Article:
Philosopher of science Ludwi k Fleck classified the transmission of scientific knowledge into four types: journal science (shared by a professional group); handbook science (technical guides for carrying out practical procedures); popular science (for the general public); and textbook science (repositories of established current knowledge, used to teach and transmit that knowledge). Traditionally, textbooks have played a lesser role in psychoanalytic training as transmitters or encoders of the field's received wisdom than they have in other clinical fields. However, this volume will be an exception. The breadth of its subject matter and the diversity of backgrounds of its contributors not only captures but significantly expands the body of accepted psychoanalytic knowledge. It is not a volume to be kept on the shelf but deserves a place chairside for every psychoanalytic clinician, researcher, and contributor. Congratulations to the editors for their achievement. --Arnold Richards, M.D., Training and Supervising Analyst, New York Psychoanalytic Institute
The second edition of this renowned textbook makes it even more secure in its place as the outstanding overview of American psychoanalysis. Each chapter is written by an expert in its area, and Gabbard, Litowitz and Williams have done a remarkable job in ensuring the combination of comprehensiveness, depth of understanding, and readability. The book is more than a textbook. It is the single most complete and authoritative presentation of psychodynamics and psychoanalysis available. Everyone should have it on hand. --Sydney E. Pulver, M.D., Training and Supervising Analyst, Psychoanalytic Center of Philadelphia, Philadelphia, PA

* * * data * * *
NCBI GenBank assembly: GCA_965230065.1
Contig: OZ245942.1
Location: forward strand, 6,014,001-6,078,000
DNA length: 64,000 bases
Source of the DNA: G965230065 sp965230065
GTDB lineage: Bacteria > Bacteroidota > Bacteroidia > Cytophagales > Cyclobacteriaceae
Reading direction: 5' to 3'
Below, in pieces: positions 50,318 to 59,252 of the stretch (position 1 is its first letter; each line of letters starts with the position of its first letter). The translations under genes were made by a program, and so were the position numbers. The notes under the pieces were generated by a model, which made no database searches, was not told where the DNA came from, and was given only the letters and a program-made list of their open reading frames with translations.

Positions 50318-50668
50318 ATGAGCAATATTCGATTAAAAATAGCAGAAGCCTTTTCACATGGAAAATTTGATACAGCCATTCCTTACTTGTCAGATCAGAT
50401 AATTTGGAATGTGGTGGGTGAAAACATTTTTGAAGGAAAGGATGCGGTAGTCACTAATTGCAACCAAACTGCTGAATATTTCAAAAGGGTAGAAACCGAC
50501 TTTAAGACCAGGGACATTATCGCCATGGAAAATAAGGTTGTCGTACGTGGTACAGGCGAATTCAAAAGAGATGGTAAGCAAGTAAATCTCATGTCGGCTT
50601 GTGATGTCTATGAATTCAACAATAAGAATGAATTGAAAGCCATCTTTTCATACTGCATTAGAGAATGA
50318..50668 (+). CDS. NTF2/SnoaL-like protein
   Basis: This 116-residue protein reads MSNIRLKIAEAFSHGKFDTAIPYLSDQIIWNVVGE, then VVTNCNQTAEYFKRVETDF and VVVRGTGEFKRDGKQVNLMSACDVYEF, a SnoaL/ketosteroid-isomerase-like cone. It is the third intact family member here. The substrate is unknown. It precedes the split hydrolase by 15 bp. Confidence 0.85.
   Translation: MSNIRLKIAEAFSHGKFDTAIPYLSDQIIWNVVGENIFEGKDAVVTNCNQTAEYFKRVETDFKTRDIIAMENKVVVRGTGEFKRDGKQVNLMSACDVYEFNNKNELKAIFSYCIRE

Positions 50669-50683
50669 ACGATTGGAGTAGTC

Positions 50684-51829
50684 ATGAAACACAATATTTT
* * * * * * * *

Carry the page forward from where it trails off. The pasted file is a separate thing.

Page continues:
From the Inside Flap
The only comprehensive textbook of psychoanalysis available in the United States, the Textbook of Psychoanalysis was written with both the beginning student in the mental health care professions and the practicing analyst in mind. In a single volume, the editors have compiled contributions that cover the history of psychoanalysis, the major theoretical models, and all facets of treatment and technique. This pluralistic approach is consistent with the conceptual and clinical diversity of contemporary American psychoanalysis, the focus of this newly revised work. The book also reflects the exponential increase in research activity within psychoanalysis, and the section on research is both up to date and substantive. Also current and extensive is the coverage of the interface between psychoanalysis and other disciplines, such as neuroscience. This interdisciplinary emphasis is one of the many strengths of this new edition. The editors have created a format that logically and painlessly educates and engages.
No other volume offers the range of topics, the depth of coverage, or the accessible writing style of this groundbreaking text.